The key principles of this belief system are grounded in ecstatic humanism but ultimately pertain to scientific achievement: that the human mind can accomplish anything, that knowledge is limitless, that all barriers are artificial. In the absence of limits, how can one go too far? Techno-humanism fits with uncomfortable ease into a world which increasingly reflects more “it” than “us.” As flexible as a mutating cold virus, its spread is fast and forceful. Even Alexander the Great could not have been more assured of world domination. There are clearly distinguishable constants to the technological Golden Calf and its court which are worth examining.

Techno-humanism has assumed the mantle and trappings of a militant religion complete with its own promises, prohibitions and standards of conduct. It has engaged in aggressive proselytizing, instituted language and ritual, given acolytes a comforting structure, provided the elite with avenues to advance, and perhaps most significantly, subdued heretics and apostates with lethal force.

According to Genesis, divine power created humanity in the image and likeness of God, but techno-humanism has assumed divine power to make up a God in the image of humans. This time there is no genial wizard (“Pay no attention to the man behind the curtain!”) in Oz. With increasing likelihood, there is more often a machine than a man behind the curtain for such is the speed and power of technology. Scientific progress rules. The waning years of the 20th century have left people substantially faithless but wanting a faith. Technology is happy to oblige.

First and foremost in its features, techno-humanism teaches as an article of faith that scientific progress is good. We are aggressively encouraged to base our faith in the future on the intrinsic goodness of technological achievement. We are urged to acknowledge this scientific expansion as infinite as well as infinitely good. Faith in the future therefore mandates an unquestioned trust in our own creations. These fundamentals are reinforced, repeated and advanced through school systems and the electronic and printed media.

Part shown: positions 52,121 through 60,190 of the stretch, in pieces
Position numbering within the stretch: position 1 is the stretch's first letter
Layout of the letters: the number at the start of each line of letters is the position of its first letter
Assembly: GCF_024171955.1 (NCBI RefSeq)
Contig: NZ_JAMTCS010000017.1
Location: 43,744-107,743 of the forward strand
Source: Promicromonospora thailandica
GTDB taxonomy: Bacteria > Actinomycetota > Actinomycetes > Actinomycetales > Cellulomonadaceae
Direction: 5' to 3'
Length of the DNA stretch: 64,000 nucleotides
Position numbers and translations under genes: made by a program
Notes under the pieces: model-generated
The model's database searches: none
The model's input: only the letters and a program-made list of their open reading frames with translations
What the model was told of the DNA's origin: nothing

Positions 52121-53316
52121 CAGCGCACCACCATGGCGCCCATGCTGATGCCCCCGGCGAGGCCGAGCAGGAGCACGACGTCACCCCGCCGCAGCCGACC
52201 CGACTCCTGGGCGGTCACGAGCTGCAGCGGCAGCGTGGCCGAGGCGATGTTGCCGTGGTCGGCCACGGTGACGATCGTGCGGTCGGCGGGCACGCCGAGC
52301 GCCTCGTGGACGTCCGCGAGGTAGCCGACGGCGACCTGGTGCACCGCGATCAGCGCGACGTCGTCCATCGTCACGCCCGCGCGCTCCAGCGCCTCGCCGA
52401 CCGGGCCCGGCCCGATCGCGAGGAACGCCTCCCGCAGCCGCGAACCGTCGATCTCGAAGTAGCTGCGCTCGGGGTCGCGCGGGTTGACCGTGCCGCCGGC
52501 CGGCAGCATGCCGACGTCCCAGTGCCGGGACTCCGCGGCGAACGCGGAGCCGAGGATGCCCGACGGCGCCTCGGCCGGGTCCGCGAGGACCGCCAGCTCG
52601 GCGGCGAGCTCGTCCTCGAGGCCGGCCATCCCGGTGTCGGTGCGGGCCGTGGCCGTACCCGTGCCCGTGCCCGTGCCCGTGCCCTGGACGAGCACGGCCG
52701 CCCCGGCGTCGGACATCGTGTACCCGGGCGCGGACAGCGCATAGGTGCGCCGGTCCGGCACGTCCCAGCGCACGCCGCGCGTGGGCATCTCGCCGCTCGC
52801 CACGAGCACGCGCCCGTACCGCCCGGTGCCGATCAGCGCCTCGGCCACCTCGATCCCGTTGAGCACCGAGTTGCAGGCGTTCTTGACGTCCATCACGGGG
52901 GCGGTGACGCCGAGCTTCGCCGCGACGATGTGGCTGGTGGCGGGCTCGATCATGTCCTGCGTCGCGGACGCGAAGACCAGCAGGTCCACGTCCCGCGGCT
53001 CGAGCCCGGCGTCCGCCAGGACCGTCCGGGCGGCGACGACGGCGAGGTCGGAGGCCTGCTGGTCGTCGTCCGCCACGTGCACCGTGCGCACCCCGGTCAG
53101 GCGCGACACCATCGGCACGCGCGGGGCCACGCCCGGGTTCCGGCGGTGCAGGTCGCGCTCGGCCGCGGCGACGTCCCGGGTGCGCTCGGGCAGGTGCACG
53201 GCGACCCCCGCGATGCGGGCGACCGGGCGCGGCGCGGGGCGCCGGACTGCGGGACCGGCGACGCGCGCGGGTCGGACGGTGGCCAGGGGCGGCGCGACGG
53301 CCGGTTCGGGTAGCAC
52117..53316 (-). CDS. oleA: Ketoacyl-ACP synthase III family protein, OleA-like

These special features inspire us to the wonders of a future as modified by technology — a world free of pain, disease and deformity, a planet without hunger or want, a future life gloriously reframed by science and those practitioners of science with the courage to dream and the vision to create. Still us; only smarter, better designed, problem-free. All issues of pain and desire will be addressed and resolved by scientists, social designers, technocrats and doctors. Currently, most objections to technology are routinely rebutted by an appeal to the medical applications of just about any offensive activity. And in the rare event that a technology lacks a medical application then it is sure to have some other socially desirable use, for example engineering crops to combat world famine. Although exactly why corporations would invest billions in humanitarian tasks such as feeding the world’s hungry we are not told.